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Retiring Coal Plants Likely Means NW Will Need
More Generation to Lower Chance of Power Shortfall

by Staff
Columbia Basin Bulletin, August 26, 2016

(Courtesy of Renewable Energy Atlas of the West) According to the Northwest Power and Conservation Council's assessment of the Pacific Northwest's power supply, the region should have an adequate supply through 2020, although the planned retirements of four coal plants by 2022 means that the region will have to acquire nearly 1,400 megawatts of new capacity to lower the chance of a shortfall.

The Council assesses the adequacy of the region's power supply each year to alert the region if development fails to keeps pace with growing demand. The standard deems the power supply to be inadequate if the likelihood of a shortfall is higher than 5 percent. With the coal plant retirements, the chance of a shortfall grows to 13 percent by 2021.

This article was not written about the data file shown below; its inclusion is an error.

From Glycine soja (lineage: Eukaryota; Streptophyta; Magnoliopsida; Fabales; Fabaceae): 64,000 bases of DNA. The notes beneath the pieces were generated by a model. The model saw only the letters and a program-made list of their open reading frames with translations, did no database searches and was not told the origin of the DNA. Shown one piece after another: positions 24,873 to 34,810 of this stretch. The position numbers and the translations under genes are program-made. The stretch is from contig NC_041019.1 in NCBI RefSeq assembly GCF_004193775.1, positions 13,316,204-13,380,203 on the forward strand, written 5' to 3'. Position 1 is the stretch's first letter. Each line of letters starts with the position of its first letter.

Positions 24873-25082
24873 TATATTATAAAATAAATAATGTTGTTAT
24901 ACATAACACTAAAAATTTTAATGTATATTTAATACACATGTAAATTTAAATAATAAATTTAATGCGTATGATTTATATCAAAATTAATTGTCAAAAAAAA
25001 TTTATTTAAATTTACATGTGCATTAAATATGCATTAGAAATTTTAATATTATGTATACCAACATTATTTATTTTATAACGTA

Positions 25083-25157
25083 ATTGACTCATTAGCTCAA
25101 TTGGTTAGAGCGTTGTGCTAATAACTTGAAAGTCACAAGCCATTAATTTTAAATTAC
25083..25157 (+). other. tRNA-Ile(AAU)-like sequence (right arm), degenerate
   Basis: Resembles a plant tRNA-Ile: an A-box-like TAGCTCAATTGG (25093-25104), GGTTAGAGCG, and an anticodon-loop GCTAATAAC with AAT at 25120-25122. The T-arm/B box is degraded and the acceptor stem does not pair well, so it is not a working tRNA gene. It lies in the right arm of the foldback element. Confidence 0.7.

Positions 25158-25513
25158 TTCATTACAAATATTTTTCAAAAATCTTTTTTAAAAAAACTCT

As the Northwest, like other parts of the country, moves to lower its reliance on coal plant generation, planning to address the loss of that power has been underway. The Council's assessment assumes that the energy efficiency targets identified in its Seventh Power Plan will be met and concludes that it is imperative that cost-effective energy efficiency programs continue to be aggressively implemented.

Northwest utilities have been working to develop replacement strategies and have reported about 550 megawatts of planned generating capacity for 2021, with additional resources likely to include energy efficiency, demand response or new generating resources.

The Council will be closely monitoring progress to maintain the system's adequacy and will reassess the power supply next year.

Retiring Coal Plants Likely Means NW Will Need More Generation to Lower Chance of Power Shortfall
Columbia Basin Bulletin, August 26, 2016

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